Mixing slope types? - diyAudio
Go Back   Home > Forums > Source & Line > Analog Line Level

Analog Line Level Preamplifiers , Passive Pre-amps, Crossovers, etc.

Please consider donating to help us continue to serve you.

Ads on/off / Custom Title / More PMs / More album space / Advanced printing & mass image saving
Reply
 
Thread Tools Search this Thread
Old 13th July 2012, 07:58 PM   #1
diyAudio Member
 
nonsuchpro's Avatar
 
Join Date: Sep 2011
Location: Bowie, MD
Thumbs up Mixing slope types?

Hey all,
What are the advantages/disadvantages of mixing slope types? I can do this on my Ashly electronic crossover but really am wondering if it is done with passive crossovers much. For instance... use a Linkwitz-Riely slope on the woofer and then a Butterworth on the tweeter

1800hz
Linkwitz-Riely
C2 = 5.53 uF
L2 = 1.41 mH

1800hz
Butterworth
C1 = 7.81 uF
L1 = 1 mH

Thanks in advance!
__________________
My Studio
  Reply With Quote
Old 15th July 2012, 12:45 AM   #2
diyAudio Member
 
Speedskater's Avatar
 
Join Date: Sep 2002
Location: Lakewood, Ohio
Often a driver has an acoustic roll-off near the cross-over frequency. That roll-off counts as part of the slope.
__________________
Kevin
  Reply With Quote
Old 15th July 2012, 12:59 AM   #3
diyAudio Member
 
5th element's Avatar
 
Join Date: Oct 2002
Location: England
Well as speedskater says the drivers own frequency response contributes significantly to the final acoustic result.

When discussing xover types one usually is talking about the acoustic response, that is the drivers own natural response + what the electrical filter adds to it.

In terms of loudspeaker design what the electrical filters are doing is rather academic, it is the final acoustic result that we are interested in. Say for example a 4th order Linkwitz Riley (Q = 0.5) target at 2Khz, this might actually require a second order electrical filter with a Q of 0.3 at 2.2kHz. The filter isn't interesting, the result is what is.

Now of course the filter is interesting if it doing something that you'd rather it shouldn't, like lowering the input impedance too low, or, in the case of active filters, creating areas of very high gain that could cause your amplifiers to clip and your drivers to explode.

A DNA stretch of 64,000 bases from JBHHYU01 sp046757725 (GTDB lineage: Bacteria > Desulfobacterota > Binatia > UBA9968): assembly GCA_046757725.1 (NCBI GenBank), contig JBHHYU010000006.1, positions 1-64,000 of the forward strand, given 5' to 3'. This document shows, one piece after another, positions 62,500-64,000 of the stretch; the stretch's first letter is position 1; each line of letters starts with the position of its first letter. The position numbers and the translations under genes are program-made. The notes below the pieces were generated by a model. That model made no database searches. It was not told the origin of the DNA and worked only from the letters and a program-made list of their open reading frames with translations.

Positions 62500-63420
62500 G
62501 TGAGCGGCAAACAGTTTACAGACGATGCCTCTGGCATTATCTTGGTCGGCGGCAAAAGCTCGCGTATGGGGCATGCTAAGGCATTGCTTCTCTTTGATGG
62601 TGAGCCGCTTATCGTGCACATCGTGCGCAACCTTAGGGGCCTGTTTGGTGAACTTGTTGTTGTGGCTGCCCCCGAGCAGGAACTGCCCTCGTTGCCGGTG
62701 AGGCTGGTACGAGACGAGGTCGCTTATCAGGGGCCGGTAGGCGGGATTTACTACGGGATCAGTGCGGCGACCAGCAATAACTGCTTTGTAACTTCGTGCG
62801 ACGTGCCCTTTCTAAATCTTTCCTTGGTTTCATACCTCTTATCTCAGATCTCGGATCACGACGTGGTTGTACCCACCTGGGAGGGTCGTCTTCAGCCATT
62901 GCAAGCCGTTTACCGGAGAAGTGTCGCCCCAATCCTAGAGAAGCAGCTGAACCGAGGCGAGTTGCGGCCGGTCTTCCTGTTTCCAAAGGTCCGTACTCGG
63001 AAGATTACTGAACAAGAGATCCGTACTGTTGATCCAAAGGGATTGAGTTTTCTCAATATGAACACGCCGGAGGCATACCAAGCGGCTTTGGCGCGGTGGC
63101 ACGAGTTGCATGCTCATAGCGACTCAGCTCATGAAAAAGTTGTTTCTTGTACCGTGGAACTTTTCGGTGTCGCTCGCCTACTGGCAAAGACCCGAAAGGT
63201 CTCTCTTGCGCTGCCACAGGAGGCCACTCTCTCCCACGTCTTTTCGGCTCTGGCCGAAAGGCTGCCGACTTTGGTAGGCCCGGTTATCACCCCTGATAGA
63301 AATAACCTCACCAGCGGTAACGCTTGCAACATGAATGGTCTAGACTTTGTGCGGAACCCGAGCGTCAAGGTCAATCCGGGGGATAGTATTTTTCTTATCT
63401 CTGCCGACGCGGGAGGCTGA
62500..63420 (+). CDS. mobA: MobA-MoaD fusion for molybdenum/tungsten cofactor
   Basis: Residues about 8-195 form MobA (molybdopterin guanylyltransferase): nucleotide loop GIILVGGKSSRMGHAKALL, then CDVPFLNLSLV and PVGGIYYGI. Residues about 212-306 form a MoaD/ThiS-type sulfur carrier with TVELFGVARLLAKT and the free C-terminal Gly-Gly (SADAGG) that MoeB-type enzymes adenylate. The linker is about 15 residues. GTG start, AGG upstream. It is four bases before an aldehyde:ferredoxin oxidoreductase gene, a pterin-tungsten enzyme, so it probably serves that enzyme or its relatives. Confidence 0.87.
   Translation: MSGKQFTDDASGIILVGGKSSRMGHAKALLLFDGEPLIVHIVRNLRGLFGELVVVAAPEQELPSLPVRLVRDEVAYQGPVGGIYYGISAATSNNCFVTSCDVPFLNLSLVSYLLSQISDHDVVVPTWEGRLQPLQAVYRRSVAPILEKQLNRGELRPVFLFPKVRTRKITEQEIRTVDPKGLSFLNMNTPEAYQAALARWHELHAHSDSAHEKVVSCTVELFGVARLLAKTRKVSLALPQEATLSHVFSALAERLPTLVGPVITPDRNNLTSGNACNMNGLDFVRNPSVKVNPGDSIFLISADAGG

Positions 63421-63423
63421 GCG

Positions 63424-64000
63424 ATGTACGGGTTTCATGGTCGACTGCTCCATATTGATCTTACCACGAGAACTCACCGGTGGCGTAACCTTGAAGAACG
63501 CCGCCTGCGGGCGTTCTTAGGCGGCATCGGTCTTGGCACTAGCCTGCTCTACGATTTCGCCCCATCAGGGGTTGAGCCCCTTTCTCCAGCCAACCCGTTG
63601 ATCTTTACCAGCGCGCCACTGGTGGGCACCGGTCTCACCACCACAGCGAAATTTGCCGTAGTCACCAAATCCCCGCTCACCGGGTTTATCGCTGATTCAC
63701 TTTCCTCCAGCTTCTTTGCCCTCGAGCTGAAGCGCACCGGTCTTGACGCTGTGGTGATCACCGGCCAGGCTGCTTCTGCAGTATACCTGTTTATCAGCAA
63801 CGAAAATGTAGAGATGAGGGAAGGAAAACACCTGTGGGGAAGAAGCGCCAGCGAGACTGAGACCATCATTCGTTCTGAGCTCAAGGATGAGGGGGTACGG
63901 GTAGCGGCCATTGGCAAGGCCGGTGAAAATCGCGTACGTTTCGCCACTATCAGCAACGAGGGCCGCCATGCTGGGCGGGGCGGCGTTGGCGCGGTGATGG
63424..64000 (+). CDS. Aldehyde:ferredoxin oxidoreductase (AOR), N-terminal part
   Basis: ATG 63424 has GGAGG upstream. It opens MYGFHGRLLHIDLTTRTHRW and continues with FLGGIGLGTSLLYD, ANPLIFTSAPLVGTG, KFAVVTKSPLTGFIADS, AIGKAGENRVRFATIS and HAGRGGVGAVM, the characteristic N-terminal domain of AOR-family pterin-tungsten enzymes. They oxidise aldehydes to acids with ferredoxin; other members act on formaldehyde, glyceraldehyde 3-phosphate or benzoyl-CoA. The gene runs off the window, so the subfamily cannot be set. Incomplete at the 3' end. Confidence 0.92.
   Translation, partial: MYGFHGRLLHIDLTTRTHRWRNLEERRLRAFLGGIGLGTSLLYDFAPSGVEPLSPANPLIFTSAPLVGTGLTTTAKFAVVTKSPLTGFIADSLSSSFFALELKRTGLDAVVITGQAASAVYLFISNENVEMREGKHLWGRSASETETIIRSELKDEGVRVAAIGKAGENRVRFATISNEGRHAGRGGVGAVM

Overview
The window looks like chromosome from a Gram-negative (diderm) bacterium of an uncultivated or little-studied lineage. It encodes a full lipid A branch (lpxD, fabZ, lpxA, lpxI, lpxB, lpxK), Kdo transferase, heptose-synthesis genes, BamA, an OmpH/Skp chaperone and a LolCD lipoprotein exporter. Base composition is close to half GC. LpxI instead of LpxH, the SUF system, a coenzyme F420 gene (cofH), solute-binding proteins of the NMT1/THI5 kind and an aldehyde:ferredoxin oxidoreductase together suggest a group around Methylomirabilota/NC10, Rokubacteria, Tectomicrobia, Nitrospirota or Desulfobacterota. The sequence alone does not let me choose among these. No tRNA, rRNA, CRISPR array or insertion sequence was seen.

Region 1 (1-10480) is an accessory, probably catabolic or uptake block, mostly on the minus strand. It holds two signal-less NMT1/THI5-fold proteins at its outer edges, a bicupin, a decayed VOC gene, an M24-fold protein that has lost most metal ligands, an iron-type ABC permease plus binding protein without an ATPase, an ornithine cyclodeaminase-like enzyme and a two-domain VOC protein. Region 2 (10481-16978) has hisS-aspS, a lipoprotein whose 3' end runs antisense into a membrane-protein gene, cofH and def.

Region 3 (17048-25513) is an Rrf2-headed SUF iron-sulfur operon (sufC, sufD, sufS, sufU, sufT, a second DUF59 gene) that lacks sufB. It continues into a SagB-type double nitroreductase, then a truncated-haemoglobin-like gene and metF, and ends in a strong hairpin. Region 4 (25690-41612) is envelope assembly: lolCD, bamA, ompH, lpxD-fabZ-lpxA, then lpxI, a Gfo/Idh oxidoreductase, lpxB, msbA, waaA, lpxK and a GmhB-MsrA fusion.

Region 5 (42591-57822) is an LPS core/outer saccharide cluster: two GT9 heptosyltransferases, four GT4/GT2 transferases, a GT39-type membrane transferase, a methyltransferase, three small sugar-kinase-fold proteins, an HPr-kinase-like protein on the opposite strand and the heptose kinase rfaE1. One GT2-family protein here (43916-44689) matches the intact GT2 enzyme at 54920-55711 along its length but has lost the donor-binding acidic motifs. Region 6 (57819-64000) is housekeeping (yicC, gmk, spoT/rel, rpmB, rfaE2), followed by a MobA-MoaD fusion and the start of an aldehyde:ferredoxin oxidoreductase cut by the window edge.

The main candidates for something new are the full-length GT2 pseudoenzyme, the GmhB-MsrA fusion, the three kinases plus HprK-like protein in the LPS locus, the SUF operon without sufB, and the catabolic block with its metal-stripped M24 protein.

Now with regards to combining different acoustic targets, this happens a lot where you will see a designer using asymmetrical slopes. This is generally done to ensure that the drivers of a system sum correctly with respect to their phase alignment.
__________________
What the hell are you screamin' for? Every five minutes there's a bomb or somethin'! I'm leavin! bzzzz!
  Reply With Quote
Old 22nd July 2012, 03:16 PM   #4
tvrgeek is offline tvrgeek  United States
diyAudio Member
 
Join Date: Dec 2009
Location: Md
What 5th said. As usual.
  Reply With Quote

Reply


Hide this!Advertise here!
Thread Tools Search this Thread
Search this Thread:

Advanced Search

Posting Rules
You may not post new threads
You may not post replies
You may not post attachments
You may not edit your posts

BB code is On
Smilies are On
[IMG] code is On
HTML code is Off
Trackbacks are Off
Pingbacks are Off
Refbacks are Off


Similar Threads
Thread Thread Starter Forum Replies Last Post
Mixing Resistor types? Bloodcore Tubes / Valves 4 28th June 2011 10:43 AM
mixing coupling cap types PRNDL Tubes / Valves 1 24th December 2007 02:48 AM
Mixing two types of sub boxes? Bogie Subwoofers 0 24th April 2006 02:33 AM
Crossover slope? Mantronic Multi-Way 0 30th July 2003 01:47 PM


New To Site? Need Help?

All times are GMT. The time now is 12:15 PM.


vBulletin Optimisation provided by vB Optimise (Pro) - vBulletin Mods & Addons Copyright © 2014 DragonByte Technologies Ltd.
Copyright 1999-2014 diyAudio

Content Relevant URLs by vBSEO 3.3.2